Safed only half disappeared: its Jewish quarter survived. Its Muslim quarter emptied and was later fashioned into a Jewish artists’ colony. My seat on the café’s terrace overlooks the old mosque, which was converted into an gallery; the tourists sitting at an adjacent table are excitedly discussing their plan to head there and take in a few canvasses. None of the refugees were allowed to return. Over the years, one of them became the Palestinian president, and as I head again to the café’s bathroom I can’t avoid thinking that I’m suffering from a case of Abbas’s Revenge.

Israel’s air conditioner

Sick or not, when I see a sign advertising “Fricassee,” I pop in for a Tunisian sandwich. The gathering of Jewish diasporas brought a new form of diversity into the newly homogenized Safed of the 50s. Newly arrived North African Jews joined the older Jewish community, which dates back to the 11th century. Shimon, a Libyan-Israeli in his sixties, prepared my delicious sandwich, stuffed with tuna-fish, spicy Harissa and pickled lemon. “How’s Safed?” I ask him.

“Mit’haredet,” he answers gloomily.

So much is charged into this one word, which can be most plainly translated as “turning ultra-Orthodox.” One often hears secular Israelis use it when complaining of changing atmosphere in their communities, but Shimon wears a skullcap. Then again, Safed really has become very religious over the decades. He may be wearing it only so as not to lose costumers.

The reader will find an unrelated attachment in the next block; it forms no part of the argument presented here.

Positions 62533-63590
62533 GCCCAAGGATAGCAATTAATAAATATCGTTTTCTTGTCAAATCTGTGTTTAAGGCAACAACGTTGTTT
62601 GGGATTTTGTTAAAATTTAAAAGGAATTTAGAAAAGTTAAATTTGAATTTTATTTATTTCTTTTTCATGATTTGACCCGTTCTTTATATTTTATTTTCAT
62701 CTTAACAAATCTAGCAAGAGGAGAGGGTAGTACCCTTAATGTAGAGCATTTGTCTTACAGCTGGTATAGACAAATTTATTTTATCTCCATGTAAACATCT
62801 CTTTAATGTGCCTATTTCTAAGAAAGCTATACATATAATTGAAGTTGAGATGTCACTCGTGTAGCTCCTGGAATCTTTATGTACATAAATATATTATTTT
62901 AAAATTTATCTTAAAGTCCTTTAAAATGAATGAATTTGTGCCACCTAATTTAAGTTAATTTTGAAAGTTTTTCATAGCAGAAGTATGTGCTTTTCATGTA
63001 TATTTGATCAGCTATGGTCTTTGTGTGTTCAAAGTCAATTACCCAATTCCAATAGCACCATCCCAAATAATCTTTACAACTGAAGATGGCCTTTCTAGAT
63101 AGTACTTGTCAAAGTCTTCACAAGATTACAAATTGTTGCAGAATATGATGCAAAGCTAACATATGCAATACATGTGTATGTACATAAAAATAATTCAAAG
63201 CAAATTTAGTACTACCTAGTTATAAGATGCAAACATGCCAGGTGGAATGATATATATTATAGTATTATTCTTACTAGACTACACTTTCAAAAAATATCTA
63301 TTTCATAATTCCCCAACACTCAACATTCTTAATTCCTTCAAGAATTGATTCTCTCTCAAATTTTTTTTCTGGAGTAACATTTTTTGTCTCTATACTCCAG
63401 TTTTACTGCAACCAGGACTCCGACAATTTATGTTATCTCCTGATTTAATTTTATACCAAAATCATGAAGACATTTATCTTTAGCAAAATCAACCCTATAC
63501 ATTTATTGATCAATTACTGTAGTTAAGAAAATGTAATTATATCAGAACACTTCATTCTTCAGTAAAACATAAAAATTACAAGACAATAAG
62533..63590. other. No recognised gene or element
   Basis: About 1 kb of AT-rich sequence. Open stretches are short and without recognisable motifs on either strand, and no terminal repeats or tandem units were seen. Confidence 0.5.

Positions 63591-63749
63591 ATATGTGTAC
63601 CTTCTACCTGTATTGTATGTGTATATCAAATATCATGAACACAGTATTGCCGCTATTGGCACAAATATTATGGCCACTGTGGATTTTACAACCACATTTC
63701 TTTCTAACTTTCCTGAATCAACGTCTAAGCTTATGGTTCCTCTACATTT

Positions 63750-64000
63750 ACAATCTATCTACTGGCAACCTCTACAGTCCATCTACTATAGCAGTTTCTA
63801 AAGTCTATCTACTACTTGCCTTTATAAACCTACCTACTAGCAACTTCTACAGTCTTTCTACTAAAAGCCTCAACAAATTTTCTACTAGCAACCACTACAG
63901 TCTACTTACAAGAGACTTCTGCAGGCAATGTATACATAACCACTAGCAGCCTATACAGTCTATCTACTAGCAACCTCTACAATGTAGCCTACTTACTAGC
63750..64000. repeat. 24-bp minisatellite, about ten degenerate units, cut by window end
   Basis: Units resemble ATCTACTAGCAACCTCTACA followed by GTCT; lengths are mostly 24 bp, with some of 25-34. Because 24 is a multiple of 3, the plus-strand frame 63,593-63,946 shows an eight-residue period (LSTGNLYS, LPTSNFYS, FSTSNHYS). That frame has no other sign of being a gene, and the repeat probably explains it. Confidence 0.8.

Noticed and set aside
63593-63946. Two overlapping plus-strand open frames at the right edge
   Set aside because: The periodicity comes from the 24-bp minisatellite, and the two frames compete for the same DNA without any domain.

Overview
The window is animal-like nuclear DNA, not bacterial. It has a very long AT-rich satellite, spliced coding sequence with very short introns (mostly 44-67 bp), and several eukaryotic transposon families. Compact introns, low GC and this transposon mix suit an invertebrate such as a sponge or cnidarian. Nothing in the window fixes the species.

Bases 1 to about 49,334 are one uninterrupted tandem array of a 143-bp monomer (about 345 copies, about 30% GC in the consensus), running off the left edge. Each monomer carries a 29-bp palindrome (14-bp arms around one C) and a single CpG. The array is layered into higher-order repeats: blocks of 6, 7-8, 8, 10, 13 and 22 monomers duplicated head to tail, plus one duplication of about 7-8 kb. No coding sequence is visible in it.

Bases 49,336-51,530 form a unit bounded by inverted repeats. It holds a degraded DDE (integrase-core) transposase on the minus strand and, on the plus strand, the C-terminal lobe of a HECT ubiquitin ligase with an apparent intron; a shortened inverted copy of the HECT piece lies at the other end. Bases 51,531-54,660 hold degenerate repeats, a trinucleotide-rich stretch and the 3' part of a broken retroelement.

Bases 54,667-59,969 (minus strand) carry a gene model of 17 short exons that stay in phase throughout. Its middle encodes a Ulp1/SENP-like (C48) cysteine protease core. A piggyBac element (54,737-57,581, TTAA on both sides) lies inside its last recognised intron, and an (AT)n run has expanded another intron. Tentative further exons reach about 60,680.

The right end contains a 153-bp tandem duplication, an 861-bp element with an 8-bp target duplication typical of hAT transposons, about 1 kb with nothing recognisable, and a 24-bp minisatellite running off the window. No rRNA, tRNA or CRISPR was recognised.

“When was the first time you visited here?” he asks.

“Back in...

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The Beaten Path: Fishing for the real at the Sea of Galilee (part 5)

In an over-mythologized, pre-imagined land of promise, the Sea of Galilee is a dream waiting to be shattered. Here it is, deconstructed. Part five of Yuval Ben-Ami’s journey. 

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Ruthie, My girlfriend, hates movie spoilers. Tell her so much as one detail of the plot, any detail, and she’ll pass on the entire film. I joke that even knowing the genre would kill her fun. Actually, it’s worse. We once decided to watch “The Long Goodbye.” While waiting for it to download, I hummed the theme song, and she yelled: “don’t ruin it for me!”